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A record 21.6 million young adults in America were living in their parents in 2012, according to a new Pew Research Center poll on the so-called millennial generation.
It's the highest number in at least four decades in the United States.
"My parents really didn't want me to take out loans and I kind of agreed that it would hold me back in the future, so I decided that living at home would be OK, at least for my bachelor's degree," said Stephanie Levonne, 20, a college student living at home with her parents in New York.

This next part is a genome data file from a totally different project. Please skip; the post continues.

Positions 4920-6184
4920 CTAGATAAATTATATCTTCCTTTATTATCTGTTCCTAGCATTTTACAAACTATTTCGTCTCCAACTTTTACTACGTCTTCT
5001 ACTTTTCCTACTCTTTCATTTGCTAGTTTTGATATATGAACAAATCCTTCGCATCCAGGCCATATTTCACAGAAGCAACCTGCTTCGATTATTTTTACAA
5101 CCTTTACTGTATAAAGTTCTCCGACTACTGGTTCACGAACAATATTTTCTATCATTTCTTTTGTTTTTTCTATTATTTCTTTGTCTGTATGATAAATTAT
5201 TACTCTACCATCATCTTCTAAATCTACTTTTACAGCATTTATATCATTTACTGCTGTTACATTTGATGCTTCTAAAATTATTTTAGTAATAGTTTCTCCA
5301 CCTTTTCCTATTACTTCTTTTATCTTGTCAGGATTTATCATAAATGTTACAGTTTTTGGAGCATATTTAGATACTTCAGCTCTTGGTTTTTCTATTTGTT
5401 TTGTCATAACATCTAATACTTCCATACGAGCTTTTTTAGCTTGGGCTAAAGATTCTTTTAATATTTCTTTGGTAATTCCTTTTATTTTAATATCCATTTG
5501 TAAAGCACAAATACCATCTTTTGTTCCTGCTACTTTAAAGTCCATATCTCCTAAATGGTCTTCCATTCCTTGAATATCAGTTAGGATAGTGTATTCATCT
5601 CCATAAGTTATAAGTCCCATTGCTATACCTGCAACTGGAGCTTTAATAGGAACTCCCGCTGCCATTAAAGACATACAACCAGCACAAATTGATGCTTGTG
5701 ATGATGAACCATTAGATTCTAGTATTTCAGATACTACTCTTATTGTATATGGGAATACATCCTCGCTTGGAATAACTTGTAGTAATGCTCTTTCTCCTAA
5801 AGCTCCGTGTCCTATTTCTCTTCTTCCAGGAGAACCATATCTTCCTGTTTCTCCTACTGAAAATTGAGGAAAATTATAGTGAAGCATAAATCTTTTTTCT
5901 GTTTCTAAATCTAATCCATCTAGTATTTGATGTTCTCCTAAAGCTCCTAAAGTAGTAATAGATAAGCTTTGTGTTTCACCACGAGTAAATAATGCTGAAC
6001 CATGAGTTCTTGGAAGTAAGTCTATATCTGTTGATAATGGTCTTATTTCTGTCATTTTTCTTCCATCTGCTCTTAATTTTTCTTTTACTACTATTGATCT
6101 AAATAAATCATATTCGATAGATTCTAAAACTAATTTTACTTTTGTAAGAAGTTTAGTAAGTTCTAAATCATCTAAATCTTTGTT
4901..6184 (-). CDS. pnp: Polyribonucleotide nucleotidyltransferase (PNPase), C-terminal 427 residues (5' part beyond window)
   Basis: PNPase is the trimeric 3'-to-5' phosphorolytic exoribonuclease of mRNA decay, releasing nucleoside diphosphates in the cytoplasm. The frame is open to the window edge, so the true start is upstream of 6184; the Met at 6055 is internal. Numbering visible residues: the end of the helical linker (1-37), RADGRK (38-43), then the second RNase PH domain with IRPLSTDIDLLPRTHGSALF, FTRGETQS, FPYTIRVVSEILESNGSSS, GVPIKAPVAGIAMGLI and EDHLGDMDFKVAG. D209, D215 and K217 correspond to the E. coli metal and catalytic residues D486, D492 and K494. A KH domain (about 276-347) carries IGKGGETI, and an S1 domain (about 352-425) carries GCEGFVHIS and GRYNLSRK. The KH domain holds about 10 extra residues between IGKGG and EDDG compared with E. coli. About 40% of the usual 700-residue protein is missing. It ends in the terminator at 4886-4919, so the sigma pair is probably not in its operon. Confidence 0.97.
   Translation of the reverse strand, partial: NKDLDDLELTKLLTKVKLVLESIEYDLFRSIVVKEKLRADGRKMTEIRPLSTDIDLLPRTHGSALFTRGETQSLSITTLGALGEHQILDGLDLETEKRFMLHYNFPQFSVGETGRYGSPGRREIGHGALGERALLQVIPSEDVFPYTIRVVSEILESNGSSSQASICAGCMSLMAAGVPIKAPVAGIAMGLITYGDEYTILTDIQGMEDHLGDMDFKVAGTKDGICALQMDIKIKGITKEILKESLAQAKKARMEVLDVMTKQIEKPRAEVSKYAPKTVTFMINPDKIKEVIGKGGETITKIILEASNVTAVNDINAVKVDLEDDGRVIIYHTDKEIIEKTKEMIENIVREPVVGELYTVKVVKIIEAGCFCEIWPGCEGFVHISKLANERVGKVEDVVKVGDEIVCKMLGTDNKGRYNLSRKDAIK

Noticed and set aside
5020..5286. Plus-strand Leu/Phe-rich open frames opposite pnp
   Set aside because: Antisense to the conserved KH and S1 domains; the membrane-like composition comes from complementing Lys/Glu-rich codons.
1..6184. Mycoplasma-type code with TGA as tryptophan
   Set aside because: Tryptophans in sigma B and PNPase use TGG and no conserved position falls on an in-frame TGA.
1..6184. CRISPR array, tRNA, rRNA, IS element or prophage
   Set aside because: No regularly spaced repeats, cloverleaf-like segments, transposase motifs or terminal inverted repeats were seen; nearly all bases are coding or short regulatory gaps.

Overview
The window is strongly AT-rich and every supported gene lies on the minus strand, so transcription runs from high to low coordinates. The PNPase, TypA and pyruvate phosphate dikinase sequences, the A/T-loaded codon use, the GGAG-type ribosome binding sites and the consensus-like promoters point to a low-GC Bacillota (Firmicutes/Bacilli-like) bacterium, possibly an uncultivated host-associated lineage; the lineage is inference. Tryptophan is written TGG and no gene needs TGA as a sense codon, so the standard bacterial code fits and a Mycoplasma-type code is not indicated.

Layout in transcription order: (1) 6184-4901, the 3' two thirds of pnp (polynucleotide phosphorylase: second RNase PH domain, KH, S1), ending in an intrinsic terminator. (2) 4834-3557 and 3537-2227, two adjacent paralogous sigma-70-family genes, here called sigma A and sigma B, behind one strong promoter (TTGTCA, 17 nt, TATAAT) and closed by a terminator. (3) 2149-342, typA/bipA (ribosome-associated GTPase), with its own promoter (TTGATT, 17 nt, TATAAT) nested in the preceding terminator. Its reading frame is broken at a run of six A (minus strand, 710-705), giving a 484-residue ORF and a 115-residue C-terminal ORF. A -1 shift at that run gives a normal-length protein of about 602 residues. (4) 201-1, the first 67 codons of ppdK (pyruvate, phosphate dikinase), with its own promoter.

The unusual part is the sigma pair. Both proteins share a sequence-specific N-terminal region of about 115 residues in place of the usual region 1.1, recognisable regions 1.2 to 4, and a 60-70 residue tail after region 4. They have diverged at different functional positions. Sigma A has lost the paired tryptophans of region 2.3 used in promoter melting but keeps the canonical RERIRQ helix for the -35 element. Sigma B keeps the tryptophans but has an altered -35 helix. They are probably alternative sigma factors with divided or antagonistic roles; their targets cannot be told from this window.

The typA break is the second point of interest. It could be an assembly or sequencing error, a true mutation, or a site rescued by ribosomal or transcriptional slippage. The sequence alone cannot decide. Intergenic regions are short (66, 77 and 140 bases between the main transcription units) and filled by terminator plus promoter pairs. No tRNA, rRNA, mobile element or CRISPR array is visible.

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36 percent of young adults, ages 18-31, have either moved back in with their parents or never left home, compared to 32 percent prior to the 2007 recession, and 34 percent when the recession officially ended in 2009.
Charlie Wieser, 22, graduated from Duke University in May 2012. He's working in a start-up with three other friends, and moved back in with his parents.
"We're not paying ourselves yet so there's definitely no income to support myself outside of my home," said Wieser.
Most say reasons behind living at home include less job opportunities, pursuing further education and not getting married young.
Source: CBS News